In Thursday's missive I alluded to the anecdotal change in tone and sentiment that we've seen this week. Today I would like to discuss that change in sentiment using some charts and indicators. Let me preface this discussion by noting none of these readings are extreme, but it's the swiftness with which they have moved in the last week that has caught my eye.
Let's start with the day traders at the American Association of Individual Investors. They finally turned a little bit bullish this week, with the bulls moving up 6 points, while the bears lost 6 points, so they essentially jumped the fence. It is more typical for bulls to sit on the fence before jumping into the bear camp and vice versa, so that they jumped is of note. Again, there is nothing extreme about 30% bulls, but it's the swift shift.
Then there is the National Association of Active Investment Managers (NAAIM), which does a check on their members for their exposure to equities on a weekly basis. At 78%, you can see there is nothing extreme about it. But the move this week was up a bit more than 30 points. That's quite a jump in exposure isn't it? We didn't even see a shift like that coming off the December 2018 low.
Then there is the equity put/call ratio, which was 53% on Wednesday. That was the lowest reading since Feb. 20, just before the downturn, when it was 51%. None of that is extreme, but just over a week ago when the 10-day moving average was higher I explained how if we saw another week or so of readings that hovered around 60%, we were likely to see the 10-day moving average get down to 60%. Now, you can see it has dipped a smidgen below it. There is nothing magical about 60%, except that once it dips down there we can no longer say people are bearish. I would say they have now accepted the rally.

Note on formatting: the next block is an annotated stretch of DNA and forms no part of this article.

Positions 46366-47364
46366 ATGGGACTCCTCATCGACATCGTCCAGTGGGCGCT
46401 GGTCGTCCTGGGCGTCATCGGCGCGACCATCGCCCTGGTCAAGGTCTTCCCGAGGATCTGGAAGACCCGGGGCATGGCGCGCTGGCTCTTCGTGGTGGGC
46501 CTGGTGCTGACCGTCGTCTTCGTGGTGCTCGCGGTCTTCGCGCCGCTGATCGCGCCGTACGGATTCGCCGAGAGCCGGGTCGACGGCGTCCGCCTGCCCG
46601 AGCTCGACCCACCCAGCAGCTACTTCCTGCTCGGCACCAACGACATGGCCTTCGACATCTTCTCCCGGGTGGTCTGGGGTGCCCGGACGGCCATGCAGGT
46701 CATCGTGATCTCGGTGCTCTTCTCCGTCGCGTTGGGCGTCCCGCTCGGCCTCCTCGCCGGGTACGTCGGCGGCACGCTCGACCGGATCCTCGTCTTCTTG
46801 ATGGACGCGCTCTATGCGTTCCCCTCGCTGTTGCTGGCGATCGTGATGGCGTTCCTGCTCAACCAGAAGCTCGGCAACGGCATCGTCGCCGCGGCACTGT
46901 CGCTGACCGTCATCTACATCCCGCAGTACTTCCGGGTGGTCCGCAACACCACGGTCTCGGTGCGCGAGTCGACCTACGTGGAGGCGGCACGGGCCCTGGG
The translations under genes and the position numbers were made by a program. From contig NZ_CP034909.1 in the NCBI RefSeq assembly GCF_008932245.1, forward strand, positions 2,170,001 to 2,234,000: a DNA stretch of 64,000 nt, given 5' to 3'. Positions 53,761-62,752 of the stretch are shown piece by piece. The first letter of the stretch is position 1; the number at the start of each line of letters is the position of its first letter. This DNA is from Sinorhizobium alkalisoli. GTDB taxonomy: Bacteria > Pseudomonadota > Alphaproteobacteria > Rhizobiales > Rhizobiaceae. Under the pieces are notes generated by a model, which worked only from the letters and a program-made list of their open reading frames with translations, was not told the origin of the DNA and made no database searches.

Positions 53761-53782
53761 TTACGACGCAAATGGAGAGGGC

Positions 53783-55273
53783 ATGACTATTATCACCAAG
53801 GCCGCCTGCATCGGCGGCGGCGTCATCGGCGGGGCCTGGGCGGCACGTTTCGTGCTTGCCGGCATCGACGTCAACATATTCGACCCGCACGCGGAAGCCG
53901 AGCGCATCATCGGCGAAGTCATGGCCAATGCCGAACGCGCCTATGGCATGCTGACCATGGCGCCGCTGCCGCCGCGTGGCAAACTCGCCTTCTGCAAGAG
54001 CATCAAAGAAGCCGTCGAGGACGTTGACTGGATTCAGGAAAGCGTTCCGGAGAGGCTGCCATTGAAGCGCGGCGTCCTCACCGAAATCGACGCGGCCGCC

We don't look at the ISE Call/Put Ratio very often, but notice that the 10-day moving average did not get nearly as extreme as the CBOE's put/call ratio did in the plunge in March. But also notice that it spent a great deal of time in the last five-to-six weeks milling around at the lows. (Remember, this is a call/put ratio, so low readings are bullish, whereas high readings are bullish for the CBOE's put/call ratio).
But now look at the 10-day moving average and what it's done this week: spiked higher. So here, too, we have started to finally see acceptance of the rally.
Finally there is the Volatility Index. We looked at this earlier in the week with an eye toward a pop as we get further into May. It popped on Thursday. I don't have a strong sense of whether it keeps on going or dips back toward 30 one more time, but I can tell you I do not think we're looking at a one-day pop in this; I think there will be more as we head into May and the market gets intermediate and short-term overbought.